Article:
An initiative of Dorian Cole and TechGenie Media
Mission: Help communities, especially rural, to be included in the economy and address problems, through educational preparedness, business adaptability and recruitment, and well rounded continuing education.
Why is this mission necessary? Since 1900 rural people have chased jobs into the cities. It's no longer working. Rural areas have continuously become depleted of viable towns and services, leaving areas barren. People going to cities for work are finding they aren't qualified for the new jobs. The economy itself has pushed half of its citizens into the very low end of the economic scale. Deep divisions in the nation have occurred with no sign of healing, but signs of anger and outrage. This isn't a tenable situation.
There are huge challenges. Politicians not only don't have answers, they seem to feel they don't have to create answers, but just make false promises, just like they have done for the last 50 years. Even weak attempts are disowned by the next group in power. And they have steadily withdrawn support for education.
People are almost too independent to work together toward common solutions. Individualism and self-reliance are strong components of the American ethos that sometimes get in the way of success.
The economy is now characterized by
extremes, and needs to be rebalanced. It's a systemic problem for
which no one is directly responsible, worrying economists,
individuals, and the wealthy. The financial sector, which has an
important place in economic development, has grown from 3% of GDP to
7.6% percent so that it is now dictating to business, causing
aberrations that will eventually bring collapse (strong, supportable
statement). And during the Great Recession corporations made record
profits while people lost businesses, homes, jobs, and wages. The
tracking of wages with productivity ended in the 1970s so that people
no longer believe in any part of the American Dream being tied to
business success and hard work.
Businesses in the US are falling behind other businesses in the world. There is an attitude that we're the best and don't have to try hard to compete in the world economy or even here. Japan and Germany outdo us in automobiles. Medical advances are quickly subsumed by other countries, and new advances are quickly coming from them. Manufacturing has fallen to just 8% of the economy, having been outsourced to other countries, and advanced manufacturing is more a dream than a helpful reality.
Our sources of job growth are drying up. Corporations are net job destroyers. Under investor pressure to be more lean and mean, they generally buy other companies in Merger Mania that has gone on since the 1990s. They get new technology and markets and gut or close the companies they absorb. Mid-size companies are generally comfortable where they are. Small, entrepreneurial companies are the companies that create new jobs.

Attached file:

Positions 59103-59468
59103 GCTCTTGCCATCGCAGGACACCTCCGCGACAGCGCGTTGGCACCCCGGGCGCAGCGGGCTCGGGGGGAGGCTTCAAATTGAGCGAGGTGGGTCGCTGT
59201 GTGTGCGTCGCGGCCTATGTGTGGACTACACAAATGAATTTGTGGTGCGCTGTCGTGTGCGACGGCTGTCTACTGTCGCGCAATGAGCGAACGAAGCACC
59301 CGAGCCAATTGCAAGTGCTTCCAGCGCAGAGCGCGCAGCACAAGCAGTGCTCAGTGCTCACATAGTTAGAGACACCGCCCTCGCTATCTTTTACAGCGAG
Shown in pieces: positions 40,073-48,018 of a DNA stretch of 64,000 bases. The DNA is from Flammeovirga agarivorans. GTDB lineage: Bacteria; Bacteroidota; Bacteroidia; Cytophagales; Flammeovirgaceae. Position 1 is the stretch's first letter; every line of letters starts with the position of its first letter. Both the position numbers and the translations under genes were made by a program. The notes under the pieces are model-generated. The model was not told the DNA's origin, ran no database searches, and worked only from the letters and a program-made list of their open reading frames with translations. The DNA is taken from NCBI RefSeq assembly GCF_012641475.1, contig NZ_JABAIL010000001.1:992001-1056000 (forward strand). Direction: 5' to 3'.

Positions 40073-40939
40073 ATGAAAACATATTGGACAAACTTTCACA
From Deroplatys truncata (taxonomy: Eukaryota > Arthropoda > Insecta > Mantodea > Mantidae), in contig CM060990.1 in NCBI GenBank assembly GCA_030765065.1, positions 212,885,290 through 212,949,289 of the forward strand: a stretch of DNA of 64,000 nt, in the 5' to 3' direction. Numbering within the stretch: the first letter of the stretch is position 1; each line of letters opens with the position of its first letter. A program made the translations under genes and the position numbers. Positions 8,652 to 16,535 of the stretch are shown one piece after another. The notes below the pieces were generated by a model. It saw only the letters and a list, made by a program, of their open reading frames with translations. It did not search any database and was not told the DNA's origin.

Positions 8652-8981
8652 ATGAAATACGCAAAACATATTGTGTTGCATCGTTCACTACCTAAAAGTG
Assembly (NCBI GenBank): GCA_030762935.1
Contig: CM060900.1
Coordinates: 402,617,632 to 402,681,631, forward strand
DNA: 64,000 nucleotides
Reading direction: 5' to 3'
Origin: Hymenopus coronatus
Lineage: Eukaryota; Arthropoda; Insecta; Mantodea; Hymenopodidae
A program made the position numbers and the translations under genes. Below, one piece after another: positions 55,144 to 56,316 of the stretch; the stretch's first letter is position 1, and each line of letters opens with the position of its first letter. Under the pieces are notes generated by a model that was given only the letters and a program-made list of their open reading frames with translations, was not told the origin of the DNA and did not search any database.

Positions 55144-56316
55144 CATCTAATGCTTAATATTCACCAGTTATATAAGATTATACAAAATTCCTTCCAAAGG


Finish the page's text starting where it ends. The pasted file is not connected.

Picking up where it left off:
Over the next 15 years, 30% of jobs will be displaced by artificial intelligence (AI) and robotics and automation. This includes jobs like radiologists and legal researchers. But often jobs can be enhanced with these technologies. For example, in diagnosing cancer from imaging, doctors have 3.5% accuracy, AI has 7.5% accuracy, but together they have .5% accuracy. And this is a clue to the future of jobs.
These aren't problems we can drag through the 21st Century.
Yes! I believe we can turn this situation around and come out much better and stronger for it, as well as lead the capitalist world in this change. We're not the only ones having this problem.
1. Cooperative efforts work well
between education, business, finance, and public leaders. Around the
world these efforts are working, and the next political
administration can't kill the programs because they are ideologically
opposed or have other priorities. These can not only keep an area
economically viable, they can also successfully target specific
2. Businesses and communities that provide education for future jobs keep jobs in the community.
3. Communities that diversify their area businesses survive when a business leaves
4. Communities that provide educational opportunities keep their people and jobs in their communities
5. Certain attributes of towns can draw business, visitors, and residents
6. It's thought that area towns acting as hubs for other area towns may be part of the solution
7. Co-ops. In education.
8. Jobs bring hope of a brighter future to high school students so that they don't drop out, perform better in school, and go on to post secondary education. This is a major problem in many rural communities (as well as inner city pockets of poverty.)
9. Remote work from home jobs